Take 20th Century Marxism, for instance, this was a complete worldview with a utopian end and backed by the winds of history (or so the doctrine states). The last supposition seems to be the most detrimental since it removes responsibility from the actor, he is merely a tool of history. Many of the atrocities and misguided policies of the USSR were backed by this very justification of historical necessity.


“Away with Private Peasants!” Propaganda for De-Kulakization. 

What Is To Be Done?

The aim of the questions above is to break from ideology or at least interrogate the assumptions, which they are based. The potential outcomes of this: one, a toppling of the hierarchy, which the worldview/ideology is built, or two, building a few more beams to support if the assumptions seem to be verified.

Now the thing about ideologies is that they are most times true, but only partially. So, you can find a lot of support for all sorts of beliefs, however, they are often unidimensional in the way they look at and describe the world, and thus the prescriptions for which they recommend are incomplete.

I think it is good to go to the very base assumptions, which are often rooted in a moral framework. What is your basic moral axiom, which is being used to evaluate the world? Is there one? Or are you just resentful and vengeful that the world is unfair?

I was resentful and vengeful and when I pushed a little bit on the structure of my ideology, it tumbled. Luckily, what was revealed was a foundation I had forgotten existed. The moral axiom, which could guide my individual behavior and my desire for the social world: I wish for a sustainable social world that can reduce human suffering. This axiom has no particular ISM, but certainly is a basic value system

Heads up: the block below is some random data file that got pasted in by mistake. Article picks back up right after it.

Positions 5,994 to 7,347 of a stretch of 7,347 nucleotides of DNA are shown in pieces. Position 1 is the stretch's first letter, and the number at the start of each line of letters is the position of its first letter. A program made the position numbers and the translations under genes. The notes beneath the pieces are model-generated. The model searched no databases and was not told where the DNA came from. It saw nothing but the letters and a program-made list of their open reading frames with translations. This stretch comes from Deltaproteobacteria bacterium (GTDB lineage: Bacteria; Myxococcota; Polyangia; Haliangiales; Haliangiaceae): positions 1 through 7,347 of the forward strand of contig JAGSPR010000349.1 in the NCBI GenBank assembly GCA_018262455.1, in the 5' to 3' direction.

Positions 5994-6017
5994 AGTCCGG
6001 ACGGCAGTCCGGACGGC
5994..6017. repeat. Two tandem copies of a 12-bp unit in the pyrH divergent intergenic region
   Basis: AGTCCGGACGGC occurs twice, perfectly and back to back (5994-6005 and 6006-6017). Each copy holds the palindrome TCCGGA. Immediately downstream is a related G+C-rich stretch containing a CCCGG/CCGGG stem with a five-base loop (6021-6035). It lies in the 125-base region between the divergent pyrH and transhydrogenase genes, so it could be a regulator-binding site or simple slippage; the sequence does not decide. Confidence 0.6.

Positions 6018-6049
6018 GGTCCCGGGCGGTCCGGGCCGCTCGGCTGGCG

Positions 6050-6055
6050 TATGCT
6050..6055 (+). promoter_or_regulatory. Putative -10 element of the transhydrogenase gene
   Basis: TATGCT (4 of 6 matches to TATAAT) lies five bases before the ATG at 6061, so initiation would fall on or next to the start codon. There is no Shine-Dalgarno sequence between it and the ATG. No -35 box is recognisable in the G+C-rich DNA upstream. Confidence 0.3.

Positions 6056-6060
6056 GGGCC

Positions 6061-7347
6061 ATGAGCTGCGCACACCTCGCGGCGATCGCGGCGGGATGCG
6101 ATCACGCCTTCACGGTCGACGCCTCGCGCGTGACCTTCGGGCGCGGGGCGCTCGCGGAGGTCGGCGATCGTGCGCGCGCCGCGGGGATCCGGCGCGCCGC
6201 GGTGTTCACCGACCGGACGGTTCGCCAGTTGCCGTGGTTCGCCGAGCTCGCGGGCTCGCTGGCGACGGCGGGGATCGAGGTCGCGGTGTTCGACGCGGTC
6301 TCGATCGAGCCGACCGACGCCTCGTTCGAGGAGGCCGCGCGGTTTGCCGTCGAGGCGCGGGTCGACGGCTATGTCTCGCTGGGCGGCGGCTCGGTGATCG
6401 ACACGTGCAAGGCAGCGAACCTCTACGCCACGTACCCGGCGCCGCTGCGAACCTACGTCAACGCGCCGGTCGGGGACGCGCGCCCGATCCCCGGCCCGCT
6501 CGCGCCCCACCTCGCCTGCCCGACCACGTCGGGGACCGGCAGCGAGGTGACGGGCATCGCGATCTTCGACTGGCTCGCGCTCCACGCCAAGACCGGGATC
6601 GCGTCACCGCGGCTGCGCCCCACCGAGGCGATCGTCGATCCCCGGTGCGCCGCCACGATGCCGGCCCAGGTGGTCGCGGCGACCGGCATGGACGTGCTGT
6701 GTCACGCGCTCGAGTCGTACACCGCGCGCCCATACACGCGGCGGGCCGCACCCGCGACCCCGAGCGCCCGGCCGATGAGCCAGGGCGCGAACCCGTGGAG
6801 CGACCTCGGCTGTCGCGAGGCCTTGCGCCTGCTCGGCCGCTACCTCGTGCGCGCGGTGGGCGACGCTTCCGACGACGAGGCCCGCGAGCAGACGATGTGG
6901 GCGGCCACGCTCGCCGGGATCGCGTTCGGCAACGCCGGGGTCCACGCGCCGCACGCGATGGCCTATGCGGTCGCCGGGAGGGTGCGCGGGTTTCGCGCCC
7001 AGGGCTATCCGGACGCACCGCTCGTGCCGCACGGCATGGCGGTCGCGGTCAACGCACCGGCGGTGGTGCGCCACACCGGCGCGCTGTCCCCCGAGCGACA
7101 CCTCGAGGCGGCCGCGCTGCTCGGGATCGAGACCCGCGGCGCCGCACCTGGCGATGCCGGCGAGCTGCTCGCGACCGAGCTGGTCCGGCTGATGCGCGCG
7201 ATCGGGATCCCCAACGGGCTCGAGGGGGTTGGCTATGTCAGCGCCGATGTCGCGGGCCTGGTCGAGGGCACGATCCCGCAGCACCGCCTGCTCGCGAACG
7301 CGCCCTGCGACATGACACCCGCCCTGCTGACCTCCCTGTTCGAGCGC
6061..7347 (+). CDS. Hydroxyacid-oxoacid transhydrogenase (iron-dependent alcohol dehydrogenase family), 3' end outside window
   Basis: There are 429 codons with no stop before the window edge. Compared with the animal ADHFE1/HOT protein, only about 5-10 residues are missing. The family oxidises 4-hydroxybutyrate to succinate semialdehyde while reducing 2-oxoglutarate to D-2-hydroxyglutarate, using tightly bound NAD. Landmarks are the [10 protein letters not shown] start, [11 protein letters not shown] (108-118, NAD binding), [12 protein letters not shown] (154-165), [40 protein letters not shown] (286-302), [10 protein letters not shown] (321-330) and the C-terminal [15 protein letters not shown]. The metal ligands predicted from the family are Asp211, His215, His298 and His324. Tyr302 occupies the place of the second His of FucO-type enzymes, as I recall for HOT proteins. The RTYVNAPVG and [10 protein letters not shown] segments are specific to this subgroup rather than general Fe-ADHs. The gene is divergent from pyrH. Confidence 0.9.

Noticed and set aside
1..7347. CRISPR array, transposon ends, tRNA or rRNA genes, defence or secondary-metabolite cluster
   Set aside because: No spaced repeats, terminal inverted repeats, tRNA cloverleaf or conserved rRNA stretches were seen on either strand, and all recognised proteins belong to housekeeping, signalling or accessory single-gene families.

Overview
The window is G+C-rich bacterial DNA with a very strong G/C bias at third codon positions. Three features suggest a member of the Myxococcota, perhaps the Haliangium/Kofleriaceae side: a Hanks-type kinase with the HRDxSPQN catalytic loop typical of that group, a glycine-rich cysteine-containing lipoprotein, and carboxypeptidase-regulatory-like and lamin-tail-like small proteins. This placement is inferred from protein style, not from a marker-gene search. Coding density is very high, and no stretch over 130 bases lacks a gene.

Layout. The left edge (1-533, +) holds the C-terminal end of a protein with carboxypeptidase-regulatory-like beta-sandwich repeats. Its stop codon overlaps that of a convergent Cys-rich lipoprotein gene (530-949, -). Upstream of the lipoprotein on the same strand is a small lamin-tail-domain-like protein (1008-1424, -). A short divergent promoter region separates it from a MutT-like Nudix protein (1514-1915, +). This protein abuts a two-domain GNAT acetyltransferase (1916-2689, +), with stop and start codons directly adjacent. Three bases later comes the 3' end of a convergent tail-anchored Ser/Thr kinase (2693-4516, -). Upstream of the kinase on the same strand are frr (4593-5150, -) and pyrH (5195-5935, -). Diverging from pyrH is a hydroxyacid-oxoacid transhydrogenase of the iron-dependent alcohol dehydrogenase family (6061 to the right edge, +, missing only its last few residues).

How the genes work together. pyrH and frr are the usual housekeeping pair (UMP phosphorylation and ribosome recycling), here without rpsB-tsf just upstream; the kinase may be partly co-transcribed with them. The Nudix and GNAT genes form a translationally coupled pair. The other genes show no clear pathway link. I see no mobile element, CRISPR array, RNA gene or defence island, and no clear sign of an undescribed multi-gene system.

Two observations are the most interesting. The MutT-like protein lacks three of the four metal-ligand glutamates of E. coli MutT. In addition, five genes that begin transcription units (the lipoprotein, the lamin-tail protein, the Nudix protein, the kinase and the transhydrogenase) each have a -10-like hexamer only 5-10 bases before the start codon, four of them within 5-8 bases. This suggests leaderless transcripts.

Looking at a fundamental axiom and using this as a building point and not forgetting about it seems like a better way to engage the world. You use the base value to look at the world, but not ignore it. The world is full of obstacles and tools for use, it is up to me to decide how to relate to the world.

Build your worldview, just hope that the levels aren’t rotten. Maybe a pyramid would be the best design?

As for me… Ian  back down at the foundation, re-examining to see if it will get the job done of supporting the structure.

Clickin’ and Scrollin’ on the Information Conveyor Belt

mining-belt (0;00;00;00)_1.jpgWe all understand confirmation bias: our mental prejudice to seek information that confirms our existing beliefs. There are ways to work against this that require intentionality and social organization that force people to confront information and experiences that collide with their existing notions, however current trends seem to be moving in the opposite direction. Contemporary information technologies (social media, smartphone news apps, etc.) do everything to reinforce confirmation bias and its worst aspects. I noticed this in myself when my interest in politics had become an all-encompassing form of dogmatism that was bolstered by my Facebook newsfeed. Politics was my focus of choice, but it could easily be swapped out for any other interest: sports, cooking, you name it.